Re: Linux Question
From: GuessWho (me_at_privacy.net)
Date: Sat, 10 Sep 2005 09:08:01 GMT
There is a version of Debian Linux marketed by Linspire (www.linspire.com).
They are at version 5.0.059 with fully supports AMD 64 processors although
only at 32 bit. Although I don't have a link, it can usually be downloaded
for free. You have to go through the purchase process and then enter a code
which deducts the purchase price. Try the Linspire site.
Linspire also has a feature they call CNR which features a fully automated
download and install of a fairly large selection of software - most of which
is free. There is a charge for the CNR service but you usually get an
initial month free. After that, if you want to continue, there is a monthly
or yearly fee.
After you download the file, you can 'burn' it to a CD. Make sure you select
burn as an image, or some such language, when using Nero. I'm not sure if
the Roxio product has this option, but the burner included in XP doesn't.
After you've burned the image just pop the disc in your drive and assuming
your BIOS is set to boot from CD-ROM as the first option, just sit back and
There is an option during setup to either take over the HDD or use a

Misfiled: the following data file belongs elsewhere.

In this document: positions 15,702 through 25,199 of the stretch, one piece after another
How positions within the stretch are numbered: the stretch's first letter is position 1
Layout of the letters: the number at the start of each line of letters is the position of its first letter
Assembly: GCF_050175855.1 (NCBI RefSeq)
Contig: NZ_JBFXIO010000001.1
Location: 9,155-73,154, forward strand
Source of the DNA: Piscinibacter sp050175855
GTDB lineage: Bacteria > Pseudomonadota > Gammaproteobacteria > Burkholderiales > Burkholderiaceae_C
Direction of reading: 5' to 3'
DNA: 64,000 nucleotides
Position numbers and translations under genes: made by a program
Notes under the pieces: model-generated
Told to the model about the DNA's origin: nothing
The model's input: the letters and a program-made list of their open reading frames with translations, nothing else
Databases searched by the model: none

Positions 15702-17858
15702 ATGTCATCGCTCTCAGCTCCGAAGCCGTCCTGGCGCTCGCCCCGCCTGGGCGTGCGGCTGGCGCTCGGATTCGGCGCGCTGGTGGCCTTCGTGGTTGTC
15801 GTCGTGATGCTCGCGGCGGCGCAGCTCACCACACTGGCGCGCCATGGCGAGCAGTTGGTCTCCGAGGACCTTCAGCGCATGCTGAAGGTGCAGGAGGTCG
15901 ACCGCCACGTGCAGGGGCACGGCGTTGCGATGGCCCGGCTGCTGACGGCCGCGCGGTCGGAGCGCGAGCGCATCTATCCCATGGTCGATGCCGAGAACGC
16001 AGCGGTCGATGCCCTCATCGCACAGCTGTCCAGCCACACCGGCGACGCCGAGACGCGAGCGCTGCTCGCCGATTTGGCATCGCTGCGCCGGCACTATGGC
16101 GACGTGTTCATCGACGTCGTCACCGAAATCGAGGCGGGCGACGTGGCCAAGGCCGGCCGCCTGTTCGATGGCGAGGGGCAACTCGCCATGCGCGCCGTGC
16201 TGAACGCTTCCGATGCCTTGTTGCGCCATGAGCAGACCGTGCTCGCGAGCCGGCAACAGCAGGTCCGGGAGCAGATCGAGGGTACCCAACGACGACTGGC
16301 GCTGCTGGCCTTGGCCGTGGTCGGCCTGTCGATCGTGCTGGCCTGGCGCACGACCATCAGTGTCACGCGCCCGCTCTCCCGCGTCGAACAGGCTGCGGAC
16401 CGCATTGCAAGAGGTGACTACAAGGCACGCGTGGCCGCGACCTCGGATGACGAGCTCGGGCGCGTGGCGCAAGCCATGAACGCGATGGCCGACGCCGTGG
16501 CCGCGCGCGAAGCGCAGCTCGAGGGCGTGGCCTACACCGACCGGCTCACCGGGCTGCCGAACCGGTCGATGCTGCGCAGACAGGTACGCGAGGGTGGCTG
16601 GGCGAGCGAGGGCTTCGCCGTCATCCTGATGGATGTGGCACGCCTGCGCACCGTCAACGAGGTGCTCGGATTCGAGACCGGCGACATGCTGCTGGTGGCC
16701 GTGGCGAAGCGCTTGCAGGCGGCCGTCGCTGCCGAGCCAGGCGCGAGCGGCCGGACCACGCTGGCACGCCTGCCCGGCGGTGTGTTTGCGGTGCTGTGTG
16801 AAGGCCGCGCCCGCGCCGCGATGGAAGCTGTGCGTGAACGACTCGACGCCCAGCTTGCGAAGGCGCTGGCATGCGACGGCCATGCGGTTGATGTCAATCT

portion. If you use the portion option you can then have a dual boot system.
However, this option may only apply to XP OSs.
Linspire also has a "live-CD" version of the OS. This allows you to run from
the CD without installing anything on your machine. However, if you go this
route you may be limited to the software that is included on the disc. Also,
I'm not sure if the "live-CD" version is free.
"Zilbandy" <zil@zilbandyREMOVETHIS.com> wrote in message
> Everytime I visit a linux site with the thought of maybe
> downloading a version, I see lots of downloadable files, but nothing
> straight forward enough for me to feel like I'm doing it right. Is
> there a version of Linux with a GUI that's free, easy to download and
> foolproof to install? I know from my own viewpoint, if it was easier
> to figure out the installation procedure, I would be willing to try
> it. And, for those who would be calling me lazy, you're right. I'm
> perfectly content with Windows, so Linux has to intice me somehow.
> Making installation simple would be a great start.